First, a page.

Mandarin Chinese idioms are vital to Chinese writing and to the speaking of Mandarin. As the Chinese New Year is approaching, here are some highly useful idioms that you can learn for this Chinese New Year of Sheep.
Wool Comes From the Sheep’s Back
- Literal: Wool comes from the sheep’s back
- Figurative: Nothing is for free.
Idiom origins: According to a Chinese fable, a government official in charge of the treasury promised his citizens a financial bonus at the end of the year. Everyone was very excited, except for one wise man who warned them that they whatever the official gave them came from the government treasury. Basically, the money they’re going to get, came from taxes that they paid anyway, so why should the people (sheep) be so happy when the bonus (wool) came from their own backs?
How to pronounce it in Chinese: “yáng máo chū zài yáng shēn shàng”
Mend the Fold After a Sheep is Lost
- Literal: Mend the pen after sheep are lost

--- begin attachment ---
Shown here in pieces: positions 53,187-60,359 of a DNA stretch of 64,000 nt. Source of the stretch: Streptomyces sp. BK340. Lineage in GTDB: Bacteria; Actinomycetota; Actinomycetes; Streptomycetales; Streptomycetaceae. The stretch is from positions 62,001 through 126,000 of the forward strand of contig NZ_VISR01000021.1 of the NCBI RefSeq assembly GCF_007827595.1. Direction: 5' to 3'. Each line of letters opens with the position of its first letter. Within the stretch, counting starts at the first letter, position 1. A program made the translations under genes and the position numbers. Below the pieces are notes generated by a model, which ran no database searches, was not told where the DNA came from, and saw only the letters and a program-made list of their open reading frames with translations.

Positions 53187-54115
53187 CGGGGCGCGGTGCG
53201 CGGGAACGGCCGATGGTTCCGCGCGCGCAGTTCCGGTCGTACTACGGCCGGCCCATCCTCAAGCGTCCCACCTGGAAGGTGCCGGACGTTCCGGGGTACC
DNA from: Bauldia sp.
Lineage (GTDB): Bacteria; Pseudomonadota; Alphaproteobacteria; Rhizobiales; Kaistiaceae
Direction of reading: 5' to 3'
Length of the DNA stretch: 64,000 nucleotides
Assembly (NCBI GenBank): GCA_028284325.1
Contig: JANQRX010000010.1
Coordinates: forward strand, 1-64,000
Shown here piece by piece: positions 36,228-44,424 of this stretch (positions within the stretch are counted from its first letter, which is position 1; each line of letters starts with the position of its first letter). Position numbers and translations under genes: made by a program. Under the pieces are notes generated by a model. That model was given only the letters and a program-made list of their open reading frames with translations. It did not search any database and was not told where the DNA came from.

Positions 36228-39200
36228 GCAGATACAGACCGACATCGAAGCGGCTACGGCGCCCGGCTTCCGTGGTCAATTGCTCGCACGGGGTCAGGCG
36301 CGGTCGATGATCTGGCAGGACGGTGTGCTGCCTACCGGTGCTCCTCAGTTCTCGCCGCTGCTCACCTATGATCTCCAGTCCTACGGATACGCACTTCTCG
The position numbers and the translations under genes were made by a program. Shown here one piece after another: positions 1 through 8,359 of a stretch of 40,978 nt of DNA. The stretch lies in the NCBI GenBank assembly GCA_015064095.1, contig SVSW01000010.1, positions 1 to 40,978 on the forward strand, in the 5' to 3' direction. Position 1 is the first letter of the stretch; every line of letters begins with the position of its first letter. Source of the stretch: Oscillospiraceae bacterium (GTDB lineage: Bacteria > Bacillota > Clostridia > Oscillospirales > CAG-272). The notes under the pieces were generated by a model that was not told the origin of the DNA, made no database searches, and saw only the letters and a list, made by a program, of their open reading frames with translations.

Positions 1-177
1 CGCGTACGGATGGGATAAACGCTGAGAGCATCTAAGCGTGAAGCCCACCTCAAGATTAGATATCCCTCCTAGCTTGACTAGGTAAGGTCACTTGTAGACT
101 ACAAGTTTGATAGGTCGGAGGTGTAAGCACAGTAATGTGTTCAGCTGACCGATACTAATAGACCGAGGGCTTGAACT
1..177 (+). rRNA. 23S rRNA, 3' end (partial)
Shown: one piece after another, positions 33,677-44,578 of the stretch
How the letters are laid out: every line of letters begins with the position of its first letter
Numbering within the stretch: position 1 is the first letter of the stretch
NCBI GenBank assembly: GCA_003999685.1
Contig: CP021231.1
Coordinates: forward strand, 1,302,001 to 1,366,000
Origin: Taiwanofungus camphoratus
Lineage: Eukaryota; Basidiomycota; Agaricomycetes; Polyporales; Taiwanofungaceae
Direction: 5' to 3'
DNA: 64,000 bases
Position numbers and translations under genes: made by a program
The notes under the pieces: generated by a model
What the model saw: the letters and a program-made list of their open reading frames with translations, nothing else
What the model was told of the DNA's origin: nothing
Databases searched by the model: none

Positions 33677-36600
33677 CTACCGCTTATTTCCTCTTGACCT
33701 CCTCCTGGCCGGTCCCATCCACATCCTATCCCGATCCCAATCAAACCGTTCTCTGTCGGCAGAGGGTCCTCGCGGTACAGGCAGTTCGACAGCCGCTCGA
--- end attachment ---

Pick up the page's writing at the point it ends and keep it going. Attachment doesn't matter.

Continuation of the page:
- Figurative: You can always learn from your mistakes
Idiom origins: The King of Chu was a man who only indulged in pleasure all the time. His minister Zhuang Xin warned him to pay more attention to guarding his capital because he had many enemies. The king laughed and said: “There’s no need to worry, no one will take my power away.”
Zhuang felt the king was not responsible, so he asked the king permission to leave for the state of Zhao. The king granted Zhuang’s leave, and continued to indulge in luxuries. Within six months, the state of Qin sent troops to invade Chu, and did so easily because there was no guarded wall. The Chu king managed to escape to a smaller city named Yang and he remembered the last words of his minister and regretted not taking his advice. He invited Zhuang back and asked him for help.
Zhuang told the king a story (A fable within a fable!): A shepherd woke up one morning and found there was a hole in his pen. A few of his sheep escaped through the hole. He went off to chase the lost sheep forgetting about the hole. Luckily, the shepherd’s wife was smart and blocked the hole with her body. The shepherd saw it, and rushed back and mended the sheepfold.